Called Food positive: driving change to decarbonise the UK food system, the report examines what collectively needs to be done to drive great decarbonisation of our food systems.
Through the course of the research, TetraPak says three clear messages have emerged for how the country can best progress on the issue. These include ensuring businesses take the right steps, using education as a catalyst for change and empowering consumers.
He added that while the efforts of individual organisations is important, “real change will only be driven if we take a holistic approach, underpinned by collaboration between all parts of the food value chain”.
As well as its initiative with WRAP, Aldi is accelerating its sustainability commitments across its entire UK fresh produce supply chain through LEAF Marque certification.
The supermarket is aiming for all its UK fresh produce growers to be LEAF (Linking Environment And Farming) Marque certified by the end of 2023, the company said in a statement.
The system will support Aldi’s growers to advance their sustainable farming practices in key areas such as soil and water management, reducing waste, enhancing wildlife and biodiversity, energy efficiency and carbon footprinting.
Liz Fox, corporate responsibility director at Aldi UK, said: “We are committed to reducing our environmental impact wherever possible – including lowering greenhouse gas emissions, reducing waste and increasing our sustainable sourcing – all while offering high quality products at unbeatable prices.
“We are proud to be working with LEAF, which is a significant step in our journey to achieving our ambitious sustainability goals.”
Clare Mike, LEAF’s Director of Business Development, added: “Retailers have a critical role to play in driving forward and supporting more climate positive approaches to food production. Through LEAF Marque certification, underpinned by regenerative, nature-based farming principles and backed up by our extensive demonstration, technical and education activities, our certified farmers are making significant advances in combating the effects of climate change.”
“We are delighted to be working with Aldi and their fresh produce growers. Together, we will continue to raise the sustainability bar, as well as help make more sustainable food choices available to all.”
Finally, in Spain last year, the government drafted a bill to significantly reduce food waste down from the current 1,300 tonnes (or 31kgs per person) currently wasted.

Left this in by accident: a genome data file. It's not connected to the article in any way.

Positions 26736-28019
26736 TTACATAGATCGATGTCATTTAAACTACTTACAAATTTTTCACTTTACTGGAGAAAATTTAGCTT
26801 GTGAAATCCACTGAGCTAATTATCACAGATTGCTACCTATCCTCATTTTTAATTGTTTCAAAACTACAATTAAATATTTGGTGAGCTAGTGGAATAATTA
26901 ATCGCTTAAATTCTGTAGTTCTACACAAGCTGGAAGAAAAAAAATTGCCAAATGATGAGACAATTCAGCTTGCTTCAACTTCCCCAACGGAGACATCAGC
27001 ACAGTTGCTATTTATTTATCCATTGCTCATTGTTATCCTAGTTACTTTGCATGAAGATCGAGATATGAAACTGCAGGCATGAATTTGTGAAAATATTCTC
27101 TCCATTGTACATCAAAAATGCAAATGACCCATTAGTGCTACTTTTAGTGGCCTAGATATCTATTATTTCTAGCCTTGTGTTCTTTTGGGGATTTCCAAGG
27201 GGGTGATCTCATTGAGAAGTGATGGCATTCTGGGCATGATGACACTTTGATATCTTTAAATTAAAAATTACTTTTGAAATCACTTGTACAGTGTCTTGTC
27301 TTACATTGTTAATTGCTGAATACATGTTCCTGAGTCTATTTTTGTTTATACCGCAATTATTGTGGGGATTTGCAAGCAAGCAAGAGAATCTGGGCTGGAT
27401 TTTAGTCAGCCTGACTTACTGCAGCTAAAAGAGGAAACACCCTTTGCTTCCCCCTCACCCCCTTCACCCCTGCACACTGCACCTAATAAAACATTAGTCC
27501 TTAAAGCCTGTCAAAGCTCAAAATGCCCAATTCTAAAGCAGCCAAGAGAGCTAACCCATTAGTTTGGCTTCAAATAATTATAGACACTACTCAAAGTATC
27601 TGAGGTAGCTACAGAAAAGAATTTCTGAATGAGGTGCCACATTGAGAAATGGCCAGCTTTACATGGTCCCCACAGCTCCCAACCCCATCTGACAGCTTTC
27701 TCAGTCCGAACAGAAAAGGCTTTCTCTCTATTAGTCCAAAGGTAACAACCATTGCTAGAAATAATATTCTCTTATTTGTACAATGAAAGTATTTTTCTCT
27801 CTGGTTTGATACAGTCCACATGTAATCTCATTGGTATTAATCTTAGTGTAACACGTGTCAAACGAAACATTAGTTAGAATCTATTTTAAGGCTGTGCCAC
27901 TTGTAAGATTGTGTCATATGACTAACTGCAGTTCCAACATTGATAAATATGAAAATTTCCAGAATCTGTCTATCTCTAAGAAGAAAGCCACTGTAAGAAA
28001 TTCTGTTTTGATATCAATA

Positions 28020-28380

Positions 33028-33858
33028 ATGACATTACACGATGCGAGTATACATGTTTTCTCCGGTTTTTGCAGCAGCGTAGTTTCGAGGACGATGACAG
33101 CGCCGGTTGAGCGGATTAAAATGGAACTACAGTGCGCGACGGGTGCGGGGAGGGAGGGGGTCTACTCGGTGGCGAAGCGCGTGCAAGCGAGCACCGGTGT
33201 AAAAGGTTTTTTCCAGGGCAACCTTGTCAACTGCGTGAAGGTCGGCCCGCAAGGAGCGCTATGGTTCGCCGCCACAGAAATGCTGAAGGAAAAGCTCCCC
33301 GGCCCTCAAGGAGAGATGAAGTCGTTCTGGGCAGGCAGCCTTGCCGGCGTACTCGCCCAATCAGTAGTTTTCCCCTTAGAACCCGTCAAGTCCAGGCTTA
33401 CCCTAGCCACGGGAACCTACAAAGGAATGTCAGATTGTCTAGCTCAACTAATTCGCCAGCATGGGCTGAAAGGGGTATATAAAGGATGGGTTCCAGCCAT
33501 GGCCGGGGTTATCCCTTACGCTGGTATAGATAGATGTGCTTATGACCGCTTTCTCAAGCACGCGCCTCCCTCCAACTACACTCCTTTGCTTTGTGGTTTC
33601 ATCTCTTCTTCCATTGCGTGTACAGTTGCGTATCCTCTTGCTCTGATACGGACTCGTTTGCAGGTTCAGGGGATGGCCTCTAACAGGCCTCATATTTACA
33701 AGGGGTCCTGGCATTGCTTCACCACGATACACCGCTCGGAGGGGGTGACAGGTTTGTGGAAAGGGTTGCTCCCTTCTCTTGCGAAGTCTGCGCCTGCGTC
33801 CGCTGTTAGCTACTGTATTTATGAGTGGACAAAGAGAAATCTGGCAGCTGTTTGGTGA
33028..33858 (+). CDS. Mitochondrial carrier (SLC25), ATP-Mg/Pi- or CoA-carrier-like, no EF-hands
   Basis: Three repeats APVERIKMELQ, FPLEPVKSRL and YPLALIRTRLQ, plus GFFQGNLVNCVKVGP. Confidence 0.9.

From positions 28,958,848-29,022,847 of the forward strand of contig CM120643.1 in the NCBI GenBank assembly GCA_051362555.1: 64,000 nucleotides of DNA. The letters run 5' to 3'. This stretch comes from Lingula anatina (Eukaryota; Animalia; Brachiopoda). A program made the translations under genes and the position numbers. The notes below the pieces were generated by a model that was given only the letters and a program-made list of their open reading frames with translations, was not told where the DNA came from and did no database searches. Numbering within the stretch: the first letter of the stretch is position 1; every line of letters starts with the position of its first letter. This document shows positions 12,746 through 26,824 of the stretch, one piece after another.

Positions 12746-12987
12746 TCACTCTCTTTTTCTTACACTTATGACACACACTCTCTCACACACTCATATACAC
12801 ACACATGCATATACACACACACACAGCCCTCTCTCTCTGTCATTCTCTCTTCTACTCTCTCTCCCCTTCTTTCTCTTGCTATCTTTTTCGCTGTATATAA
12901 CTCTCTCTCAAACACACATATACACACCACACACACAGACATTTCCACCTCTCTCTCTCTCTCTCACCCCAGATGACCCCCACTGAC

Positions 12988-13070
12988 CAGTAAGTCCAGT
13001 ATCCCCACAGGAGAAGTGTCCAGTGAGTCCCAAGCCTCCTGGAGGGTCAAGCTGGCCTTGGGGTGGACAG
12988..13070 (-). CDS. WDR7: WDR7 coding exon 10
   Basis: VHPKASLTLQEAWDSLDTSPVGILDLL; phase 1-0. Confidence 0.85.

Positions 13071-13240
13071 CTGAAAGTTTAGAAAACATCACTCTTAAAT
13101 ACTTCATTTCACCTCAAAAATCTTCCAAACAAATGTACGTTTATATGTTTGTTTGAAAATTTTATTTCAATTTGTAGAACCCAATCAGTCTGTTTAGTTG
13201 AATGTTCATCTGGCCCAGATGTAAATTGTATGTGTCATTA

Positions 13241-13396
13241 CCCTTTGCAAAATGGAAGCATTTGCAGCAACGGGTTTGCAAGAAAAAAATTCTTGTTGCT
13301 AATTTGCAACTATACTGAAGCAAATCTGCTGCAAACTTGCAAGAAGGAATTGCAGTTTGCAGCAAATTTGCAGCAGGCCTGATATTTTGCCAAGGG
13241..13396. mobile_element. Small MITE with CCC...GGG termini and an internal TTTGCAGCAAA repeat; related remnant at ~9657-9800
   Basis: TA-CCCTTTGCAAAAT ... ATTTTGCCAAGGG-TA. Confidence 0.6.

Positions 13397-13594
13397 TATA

All companies involved in the production and supply of food must plan to reduce waste or they could face fines of up to €60,000 – and up to €500,000 for repeat offenders.
Also included in the bill are measures that will force supermarkets and restaurants to work with local organisations like food banks. Bigger businesses will also have to submit plans for donating food before it passes its best before date, as a priority.
Meanwhile, in bars and restaurants, all consumers will be able to take with them any leftovers that have not been eaten on the premises.
When items are no longer safe for human consumption, the government has said they should first be used for animal feed and then for other industries such as the production of biofuels.
Germany and Italy
As a piece that looks broadly at new developments in food waste management across Europe, we also looked for recent policy changes and initiatives in Germany, Italy and the rest of Europe.
Italy introduced requirements in 2019 for companies at each step of the food supply chain to reduce waste. It has a strong focus on donating or distributing unsold products, incentivising companies to take part with tax breaks rather than fines.
Also in 2019, Germany announced plans to curb food waste by half by 2030. This was aimed not only at end consumers — i.e. customers in supermarkets — but also at companies, organizations, politicians and scientists.
The most important part of the plan was packaging food in smaller quantities – where retailers and manufacturers need to ensure the food could reasonably be eaten before spoiling. Another important factor was “intelligent” packaging that uses special sensors to indicate to the consumer whether a product is still edible. This can be done, for example, with a red-yellow-green traffic light-style system. Around €14 million ($15.9 million) is to be invested in developing the technology.
For more food waste management news, click here